This always gives rise to a lot of laughter at my book events, but my primary question is how long have you been writing? If only for a few months, there’s still time to back out!
I say this because the writing life is hard, and many writers come into it with unrealistic expectations. Very few writers have all three: fame and money, peer approval, self-satisfaction, and yet we all seem to think we all must have these or we’re failures. So asking yourself why you’re beginning the writing journey is important. Acknowledging honest answers prevents a lot of future bitterness, and helps you work towards the kind of writer you want to become.
The most clichéd responses have proven to be the most useful to me: read a lot, write a lot—there’s no easy way to master writing. You have to discover your own writing goals, your own writing process, your own voice, and the only way to do that is to persevere. There’s no one-size-fits-all advice for all writers.
What are your future plans as an author?
No fixed plans. I’ll keep writing—whether it is novels or short stories or flash-fiction, mostly because I can’t help it. I envy authors for whom writing is a source of unbridled joy, and who love writing—I’m firmly in the camp of ‘I love having written.’
Over more than a decade of writing, I’ve come to understand that it has come into my life to stay and there isn’t much I can do about it. So I guess I’ll keep writing short stories and hoping to place them, and keep writing novels, hoping my agent can sell them–but I’ll keep writing irrespective.
Last, but not least : Can you give my readers one teaser from your book, which is featured here on my blog, please?
Anjali Morgan wanted to get hold of Nikhil and smack him. He could have hurt himself jumping out of the moving car.
I told you he’ll be the death of you one day, Mom’s voice played in her ears. You never listen.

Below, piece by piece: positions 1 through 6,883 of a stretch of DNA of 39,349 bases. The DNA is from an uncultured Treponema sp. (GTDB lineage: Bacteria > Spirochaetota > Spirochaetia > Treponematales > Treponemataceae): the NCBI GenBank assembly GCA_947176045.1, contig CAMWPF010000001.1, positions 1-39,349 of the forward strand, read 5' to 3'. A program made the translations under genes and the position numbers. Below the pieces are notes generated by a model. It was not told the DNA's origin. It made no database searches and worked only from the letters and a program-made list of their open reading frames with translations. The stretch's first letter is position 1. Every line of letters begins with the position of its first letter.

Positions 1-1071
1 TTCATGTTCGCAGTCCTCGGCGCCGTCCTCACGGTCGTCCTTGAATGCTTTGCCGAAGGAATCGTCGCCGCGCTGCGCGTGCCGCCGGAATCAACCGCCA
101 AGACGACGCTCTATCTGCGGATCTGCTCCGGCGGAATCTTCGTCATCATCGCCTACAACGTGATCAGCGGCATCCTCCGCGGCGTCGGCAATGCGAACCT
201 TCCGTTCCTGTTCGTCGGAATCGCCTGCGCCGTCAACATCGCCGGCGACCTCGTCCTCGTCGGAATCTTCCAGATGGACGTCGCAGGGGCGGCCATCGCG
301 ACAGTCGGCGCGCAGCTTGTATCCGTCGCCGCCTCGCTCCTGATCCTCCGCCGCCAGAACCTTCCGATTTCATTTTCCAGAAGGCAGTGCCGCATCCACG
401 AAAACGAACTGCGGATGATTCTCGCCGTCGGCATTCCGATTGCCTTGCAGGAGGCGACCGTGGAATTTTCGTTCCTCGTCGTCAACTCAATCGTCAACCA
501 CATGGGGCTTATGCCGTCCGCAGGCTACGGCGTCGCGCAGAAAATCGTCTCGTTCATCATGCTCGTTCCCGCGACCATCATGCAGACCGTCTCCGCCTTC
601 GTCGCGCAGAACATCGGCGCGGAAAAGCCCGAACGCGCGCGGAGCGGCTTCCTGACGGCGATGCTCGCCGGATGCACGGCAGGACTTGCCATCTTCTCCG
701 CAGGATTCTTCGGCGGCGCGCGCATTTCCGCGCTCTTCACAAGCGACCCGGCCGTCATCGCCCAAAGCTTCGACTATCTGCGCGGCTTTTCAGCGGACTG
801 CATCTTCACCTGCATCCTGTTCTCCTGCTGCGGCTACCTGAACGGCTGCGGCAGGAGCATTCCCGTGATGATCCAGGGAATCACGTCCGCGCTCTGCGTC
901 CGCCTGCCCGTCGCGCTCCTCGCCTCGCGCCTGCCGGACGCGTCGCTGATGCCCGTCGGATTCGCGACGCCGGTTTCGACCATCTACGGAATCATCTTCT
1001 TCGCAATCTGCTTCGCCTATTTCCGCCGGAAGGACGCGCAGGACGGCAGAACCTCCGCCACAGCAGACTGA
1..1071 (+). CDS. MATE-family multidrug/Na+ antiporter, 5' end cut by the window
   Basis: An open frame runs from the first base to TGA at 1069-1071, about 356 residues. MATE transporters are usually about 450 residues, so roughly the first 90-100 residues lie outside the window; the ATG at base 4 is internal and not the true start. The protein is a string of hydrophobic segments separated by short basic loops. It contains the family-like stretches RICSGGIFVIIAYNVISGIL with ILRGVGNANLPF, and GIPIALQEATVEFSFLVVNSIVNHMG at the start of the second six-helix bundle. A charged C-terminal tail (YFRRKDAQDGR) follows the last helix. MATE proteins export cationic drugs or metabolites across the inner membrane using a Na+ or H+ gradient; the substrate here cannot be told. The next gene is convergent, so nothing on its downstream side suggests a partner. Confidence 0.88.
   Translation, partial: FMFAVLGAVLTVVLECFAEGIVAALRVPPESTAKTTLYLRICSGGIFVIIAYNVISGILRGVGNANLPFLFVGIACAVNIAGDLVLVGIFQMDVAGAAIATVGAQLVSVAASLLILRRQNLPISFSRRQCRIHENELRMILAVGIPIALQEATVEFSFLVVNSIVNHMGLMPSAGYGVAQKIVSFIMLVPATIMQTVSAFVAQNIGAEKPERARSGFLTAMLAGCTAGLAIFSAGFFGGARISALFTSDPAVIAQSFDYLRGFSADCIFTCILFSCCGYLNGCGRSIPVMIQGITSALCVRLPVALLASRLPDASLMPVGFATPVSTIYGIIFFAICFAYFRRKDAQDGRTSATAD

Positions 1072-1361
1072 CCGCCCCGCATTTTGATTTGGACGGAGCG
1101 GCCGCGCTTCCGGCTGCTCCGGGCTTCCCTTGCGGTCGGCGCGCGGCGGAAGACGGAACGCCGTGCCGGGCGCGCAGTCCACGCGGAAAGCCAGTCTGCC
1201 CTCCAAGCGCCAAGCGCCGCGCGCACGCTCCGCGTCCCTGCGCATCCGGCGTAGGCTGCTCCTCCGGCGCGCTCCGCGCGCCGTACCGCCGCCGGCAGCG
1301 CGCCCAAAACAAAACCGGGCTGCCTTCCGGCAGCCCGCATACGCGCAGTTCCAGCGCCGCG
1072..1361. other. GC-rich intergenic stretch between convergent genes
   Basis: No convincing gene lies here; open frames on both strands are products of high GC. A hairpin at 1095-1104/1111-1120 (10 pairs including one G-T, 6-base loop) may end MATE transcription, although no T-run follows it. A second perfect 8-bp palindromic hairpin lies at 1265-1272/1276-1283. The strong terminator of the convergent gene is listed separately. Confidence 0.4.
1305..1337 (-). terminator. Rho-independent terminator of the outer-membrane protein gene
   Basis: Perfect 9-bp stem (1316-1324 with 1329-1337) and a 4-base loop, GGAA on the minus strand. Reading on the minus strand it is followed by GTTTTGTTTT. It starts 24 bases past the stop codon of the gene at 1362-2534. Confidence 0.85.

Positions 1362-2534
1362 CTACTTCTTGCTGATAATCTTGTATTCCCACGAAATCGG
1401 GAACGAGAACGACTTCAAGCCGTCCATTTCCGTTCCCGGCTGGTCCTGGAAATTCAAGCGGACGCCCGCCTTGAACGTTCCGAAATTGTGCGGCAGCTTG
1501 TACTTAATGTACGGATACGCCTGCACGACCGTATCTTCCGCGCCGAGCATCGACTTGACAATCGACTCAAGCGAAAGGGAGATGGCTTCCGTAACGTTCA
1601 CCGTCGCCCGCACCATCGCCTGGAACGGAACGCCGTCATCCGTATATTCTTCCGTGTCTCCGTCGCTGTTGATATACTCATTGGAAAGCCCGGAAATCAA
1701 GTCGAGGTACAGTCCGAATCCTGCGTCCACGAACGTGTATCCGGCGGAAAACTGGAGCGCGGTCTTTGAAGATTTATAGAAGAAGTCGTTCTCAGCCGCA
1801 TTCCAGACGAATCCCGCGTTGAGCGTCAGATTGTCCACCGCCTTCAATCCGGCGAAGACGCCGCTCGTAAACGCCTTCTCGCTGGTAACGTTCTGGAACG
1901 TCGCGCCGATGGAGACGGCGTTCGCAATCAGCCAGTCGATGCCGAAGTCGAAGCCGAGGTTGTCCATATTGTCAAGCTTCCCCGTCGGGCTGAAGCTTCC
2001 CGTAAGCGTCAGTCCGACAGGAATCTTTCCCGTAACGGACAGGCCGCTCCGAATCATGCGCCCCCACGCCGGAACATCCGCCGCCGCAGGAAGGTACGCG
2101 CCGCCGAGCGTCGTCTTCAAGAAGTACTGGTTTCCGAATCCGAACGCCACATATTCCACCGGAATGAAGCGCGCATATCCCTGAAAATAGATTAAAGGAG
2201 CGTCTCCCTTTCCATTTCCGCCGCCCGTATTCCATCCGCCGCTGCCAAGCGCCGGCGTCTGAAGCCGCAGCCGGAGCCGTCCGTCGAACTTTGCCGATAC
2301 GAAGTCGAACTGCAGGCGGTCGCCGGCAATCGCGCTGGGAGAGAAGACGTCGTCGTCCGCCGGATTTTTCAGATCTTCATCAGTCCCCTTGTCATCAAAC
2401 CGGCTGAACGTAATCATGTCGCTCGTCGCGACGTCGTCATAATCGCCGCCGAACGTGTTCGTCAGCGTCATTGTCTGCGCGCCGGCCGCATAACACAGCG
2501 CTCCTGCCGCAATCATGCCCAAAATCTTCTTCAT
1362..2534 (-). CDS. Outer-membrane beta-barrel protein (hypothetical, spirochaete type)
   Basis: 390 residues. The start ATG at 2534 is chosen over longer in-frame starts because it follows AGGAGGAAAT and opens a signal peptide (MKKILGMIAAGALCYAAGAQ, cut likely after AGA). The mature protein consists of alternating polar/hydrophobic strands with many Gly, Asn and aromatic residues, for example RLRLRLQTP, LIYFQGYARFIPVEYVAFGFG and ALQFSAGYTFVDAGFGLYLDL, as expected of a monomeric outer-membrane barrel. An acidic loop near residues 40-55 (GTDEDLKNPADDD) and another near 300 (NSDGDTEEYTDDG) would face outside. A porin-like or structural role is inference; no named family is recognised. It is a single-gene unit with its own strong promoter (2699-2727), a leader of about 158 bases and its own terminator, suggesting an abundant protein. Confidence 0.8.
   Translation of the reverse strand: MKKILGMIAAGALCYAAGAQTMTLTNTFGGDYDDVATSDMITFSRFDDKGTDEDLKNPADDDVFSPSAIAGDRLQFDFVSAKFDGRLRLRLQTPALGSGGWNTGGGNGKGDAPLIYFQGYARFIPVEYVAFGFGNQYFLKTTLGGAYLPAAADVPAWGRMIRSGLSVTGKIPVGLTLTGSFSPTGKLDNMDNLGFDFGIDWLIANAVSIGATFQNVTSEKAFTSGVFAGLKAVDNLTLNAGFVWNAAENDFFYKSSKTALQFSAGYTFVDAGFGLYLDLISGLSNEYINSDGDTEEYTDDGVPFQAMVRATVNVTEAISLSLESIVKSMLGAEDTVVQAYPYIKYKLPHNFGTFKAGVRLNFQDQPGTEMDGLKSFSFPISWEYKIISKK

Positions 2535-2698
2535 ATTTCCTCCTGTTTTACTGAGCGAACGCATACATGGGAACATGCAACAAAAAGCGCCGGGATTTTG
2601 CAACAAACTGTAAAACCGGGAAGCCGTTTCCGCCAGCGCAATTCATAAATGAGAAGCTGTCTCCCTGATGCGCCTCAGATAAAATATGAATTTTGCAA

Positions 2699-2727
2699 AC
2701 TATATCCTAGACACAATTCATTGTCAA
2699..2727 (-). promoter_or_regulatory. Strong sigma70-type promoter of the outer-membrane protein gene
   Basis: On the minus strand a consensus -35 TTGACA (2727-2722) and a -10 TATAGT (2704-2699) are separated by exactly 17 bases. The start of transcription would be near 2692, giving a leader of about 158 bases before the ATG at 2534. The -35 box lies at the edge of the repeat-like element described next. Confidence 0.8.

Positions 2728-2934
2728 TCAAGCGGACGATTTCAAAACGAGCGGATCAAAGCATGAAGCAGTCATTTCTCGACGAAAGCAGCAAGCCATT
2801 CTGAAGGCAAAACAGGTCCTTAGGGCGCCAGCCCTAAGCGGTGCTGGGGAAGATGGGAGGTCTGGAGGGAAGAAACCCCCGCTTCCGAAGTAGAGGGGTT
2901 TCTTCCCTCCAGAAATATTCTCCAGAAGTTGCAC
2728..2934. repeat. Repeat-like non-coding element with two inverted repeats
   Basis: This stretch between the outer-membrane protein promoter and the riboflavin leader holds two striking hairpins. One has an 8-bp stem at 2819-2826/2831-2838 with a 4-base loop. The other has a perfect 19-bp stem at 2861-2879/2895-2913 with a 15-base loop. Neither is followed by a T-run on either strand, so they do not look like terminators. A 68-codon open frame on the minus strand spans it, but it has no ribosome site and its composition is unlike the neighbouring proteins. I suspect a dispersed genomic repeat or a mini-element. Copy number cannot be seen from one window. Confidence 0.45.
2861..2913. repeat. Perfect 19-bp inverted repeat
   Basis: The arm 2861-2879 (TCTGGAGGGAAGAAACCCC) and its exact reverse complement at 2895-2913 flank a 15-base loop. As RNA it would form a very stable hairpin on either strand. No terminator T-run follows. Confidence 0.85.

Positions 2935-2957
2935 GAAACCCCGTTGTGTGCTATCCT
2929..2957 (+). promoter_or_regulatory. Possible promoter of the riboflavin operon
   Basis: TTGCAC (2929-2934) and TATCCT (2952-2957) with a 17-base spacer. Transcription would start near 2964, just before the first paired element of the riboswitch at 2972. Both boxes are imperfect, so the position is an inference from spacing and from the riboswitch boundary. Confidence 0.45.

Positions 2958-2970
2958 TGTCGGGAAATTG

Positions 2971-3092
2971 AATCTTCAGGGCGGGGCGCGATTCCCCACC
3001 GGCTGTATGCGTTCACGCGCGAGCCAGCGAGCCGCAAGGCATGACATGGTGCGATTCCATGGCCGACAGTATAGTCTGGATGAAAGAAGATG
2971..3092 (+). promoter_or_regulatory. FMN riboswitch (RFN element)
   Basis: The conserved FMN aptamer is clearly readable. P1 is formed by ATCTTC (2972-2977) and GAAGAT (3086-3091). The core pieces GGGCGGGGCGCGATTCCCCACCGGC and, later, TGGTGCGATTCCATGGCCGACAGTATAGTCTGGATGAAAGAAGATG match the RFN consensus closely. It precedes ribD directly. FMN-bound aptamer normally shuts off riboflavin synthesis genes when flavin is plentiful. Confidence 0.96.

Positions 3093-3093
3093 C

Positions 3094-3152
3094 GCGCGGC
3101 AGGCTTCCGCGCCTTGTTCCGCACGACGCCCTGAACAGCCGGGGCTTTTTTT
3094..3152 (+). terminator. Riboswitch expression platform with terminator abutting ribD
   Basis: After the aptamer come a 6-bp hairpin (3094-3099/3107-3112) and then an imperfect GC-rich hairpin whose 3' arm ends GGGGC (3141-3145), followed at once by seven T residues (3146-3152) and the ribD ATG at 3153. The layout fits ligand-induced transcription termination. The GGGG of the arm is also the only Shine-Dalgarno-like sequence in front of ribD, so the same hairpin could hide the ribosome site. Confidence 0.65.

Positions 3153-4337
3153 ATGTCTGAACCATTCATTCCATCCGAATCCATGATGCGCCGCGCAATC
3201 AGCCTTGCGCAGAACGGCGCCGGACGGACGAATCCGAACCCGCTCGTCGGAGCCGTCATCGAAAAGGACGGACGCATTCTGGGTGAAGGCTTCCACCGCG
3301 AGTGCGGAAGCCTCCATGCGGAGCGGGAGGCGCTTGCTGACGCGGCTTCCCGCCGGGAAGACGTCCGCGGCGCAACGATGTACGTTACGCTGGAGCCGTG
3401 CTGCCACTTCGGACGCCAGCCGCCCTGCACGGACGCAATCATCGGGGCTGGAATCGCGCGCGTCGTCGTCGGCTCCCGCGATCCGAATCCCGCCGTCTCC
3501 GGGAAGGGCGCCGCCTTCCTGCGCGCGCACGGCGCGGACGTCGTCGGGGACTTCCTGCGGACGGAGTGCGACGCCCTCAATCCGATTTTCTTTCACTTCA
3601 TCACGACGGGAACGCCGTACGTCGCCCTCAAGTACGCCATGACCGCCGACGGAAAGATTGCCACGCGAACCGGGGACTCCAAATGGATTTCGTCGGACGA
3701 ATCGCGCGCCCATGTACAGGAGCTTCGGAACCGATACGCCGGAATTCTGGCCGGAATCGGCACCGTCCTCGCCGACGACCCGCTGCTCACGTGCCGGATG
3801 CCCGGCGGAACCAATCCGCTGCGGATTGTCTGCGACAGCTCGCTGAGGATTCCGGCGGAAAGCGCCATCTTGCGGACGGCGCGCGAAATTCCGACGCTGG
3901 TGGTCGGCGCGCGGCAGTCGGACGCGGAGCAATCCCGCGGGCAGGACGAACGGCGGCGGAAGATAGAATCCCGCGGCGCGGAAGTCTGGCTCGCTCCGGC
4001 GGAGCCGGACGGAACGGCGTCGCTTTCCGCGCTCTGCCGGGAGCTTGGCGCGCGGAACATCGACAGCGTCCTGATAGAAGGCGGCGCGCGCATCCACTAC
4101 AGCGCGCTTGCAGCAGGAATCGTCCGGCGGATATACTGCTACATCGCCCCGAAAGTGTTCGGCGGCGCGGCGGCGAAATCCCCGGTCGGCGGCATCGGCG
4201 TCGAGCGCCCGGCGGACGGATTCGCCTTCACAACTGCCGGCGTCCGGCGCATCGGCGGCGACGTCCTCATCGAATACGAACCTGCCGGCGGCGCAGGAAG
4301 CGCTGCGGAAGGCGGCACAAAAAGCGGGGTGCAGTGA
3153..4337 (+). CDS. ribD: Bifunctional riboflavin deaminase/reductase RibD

‘Get back in the car,’ she yelled at Nikhil, but he’d disappeared, leaving Anjali stranded at the narrow, sloping exit tunnel of the capital’s largest shopping mall. Two drivers honked behind her. She wanted to turn and yell at them but held back. You know better than anyone else he can’t help it.
She needed to clear her head before she spoke to him again. He wouldn’t go far. Deep breaths. She leaned out of the car door and inhaled, only for the petrol fumes to hit her, along with the smog and that dusty smell unique to New Delhi. She forgot it most times, but now she choked on it and coughed.
Anjali stepped out of her car, the yellow overhead lights blinding her for a moment. Five cars now queued up behind hers. The driver in the first car had seen a teenager throw a tantrum in front of his harried mother. He slammed the horn and the rest followed suit. She spotted Nikhil’s gangly form down the slope, cantering away.
‘Madamji.’ A short Nepali guard in a beige uniform hurried up the slope towards her, his whistle shrieking. ‘Yahan parking allowed nahin hai.’
‘I’m sorry.’ Anjali tried to remember the Hindi words, but they’d fled, along with her composure. ‘My son has run away.’
She was about to sprint after Nikhil when the guard overtook her and blocked the way.
‘No parking here.’ He pointed at the cars queuing up behind her. ‘This is “Exit”.’
Down the slope behind the guard, Anjali watched in horror as Nikhil turned into the parking area and disappeared. The cool air of a November evening made her shiver.
‘I need to go get my son. What part of that can’t you understand?’
Anjali loosened the scarf about her neck, parted it from her jacket. In her last therapy session with Nikhil, the two of them had been taught to cup their hands and take deep breaths when in a trying situation. She tried it now, but terror clogged her throat. Her breaths came gasping, short.
‘Big boy only, mil jaega.’ The Nepali guard gestured towards the main road and spoke in a mixture of Hindi and broken English, ‘Make one round and come back. Where will he go?’
How was she to explain to this man that she couldn’t afford to lose sight of Nikhil? By now he might have tripped and fallen down an escalator, screaming like a horror movie hostage, or thrown a fit when a stranger brushed against him in the evening crowd.